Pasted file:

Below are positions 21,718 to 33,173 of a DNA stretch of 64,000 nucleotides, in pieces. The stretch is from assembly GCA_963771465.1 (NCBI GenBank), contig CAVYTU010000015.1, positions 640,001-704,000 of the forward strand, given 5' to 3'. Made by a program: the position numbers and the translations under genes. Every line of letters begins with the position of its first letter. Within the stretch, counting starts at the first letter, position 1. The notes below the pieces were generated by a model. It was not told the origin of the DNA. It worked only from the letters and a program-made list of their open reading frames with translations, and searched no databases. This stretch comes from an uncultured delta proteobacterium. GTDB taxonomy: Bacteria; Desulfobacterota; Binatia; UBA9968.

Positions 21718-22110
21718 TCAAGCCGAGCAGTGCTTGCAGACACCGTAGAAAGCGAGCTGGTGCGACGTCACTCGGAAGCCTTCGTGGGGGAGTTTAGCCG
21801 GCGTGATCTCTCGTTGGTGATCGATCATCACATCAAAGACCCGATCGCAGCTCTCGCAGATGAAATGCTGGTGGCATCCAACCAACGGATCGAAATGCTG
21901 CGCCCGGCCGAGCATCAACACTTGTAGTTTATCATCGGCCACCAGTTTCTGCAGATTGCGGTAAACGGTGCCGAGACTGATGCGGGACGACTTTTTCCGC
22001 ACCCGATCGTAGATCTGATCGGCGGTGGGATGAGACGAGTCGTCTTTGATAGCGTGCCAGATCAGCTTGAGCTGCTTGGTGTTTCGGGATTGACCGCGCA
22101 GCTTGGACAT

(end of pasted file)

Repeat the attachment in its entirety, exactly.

Below are positions 21,718 to 33,173 of a DNA stretch of 64,000 nucleotides, in pieces. The stretch is from assembly GCA_963771465.1 (NCBI GenBank), contig CAVYTU010000015.1, positions 640,001-704,000 of the forward strand, given 5' to 3'. Made by a program: the position numbers and the translations under genes. Every line of letters begins with the position of its first letter. Within the stretch, counting starts at the first letter, position 1. The notes below the pieces were generated by a model. It was not told the origin of the DNA. It worked only from the letters and a program-made list of their open reading frames with translations, and searched no databases. This stretch comes from an uncultured delta proteobacterium. GTDB taxonomy: Bacteria; Desulfobacterota; Binatia; UBA9968.

Positions 21718-22110
21718 TCAAGCCGAGCAGTGCTTGCAGACACCGTAGAAAGCGAGCTGGTGCGACGTCACTCGGAAGCCTTCGTGGGGGAGTTTAGCCG
21801 GCGTGATCTCTCGTTGGTGATCGATCATCACATCAAAGACCCGATCGCAGCTCTCGCAGATGAAATGCTGGTGGCATCCAACCAACGGATCGAAATGCTG
21901 CGCCCGGCCGAGCATCAACACTTGTAGTTTATCATCGGCCACCAGTTTCTGCAGATTGCGGTAAACGGTGCCGAGACTGATGCGGGACGACTTTTTCCGC
22001 ACCCGATCGTAGATCTGATCGGCGGTGGGATGAGACGAGTCGTCTTTGATAGCGTGCCAGATCAGCTTGAGCTGCTTGGTGTTTCGGGATTGACCGCGCA
22101 GCTTGGACAT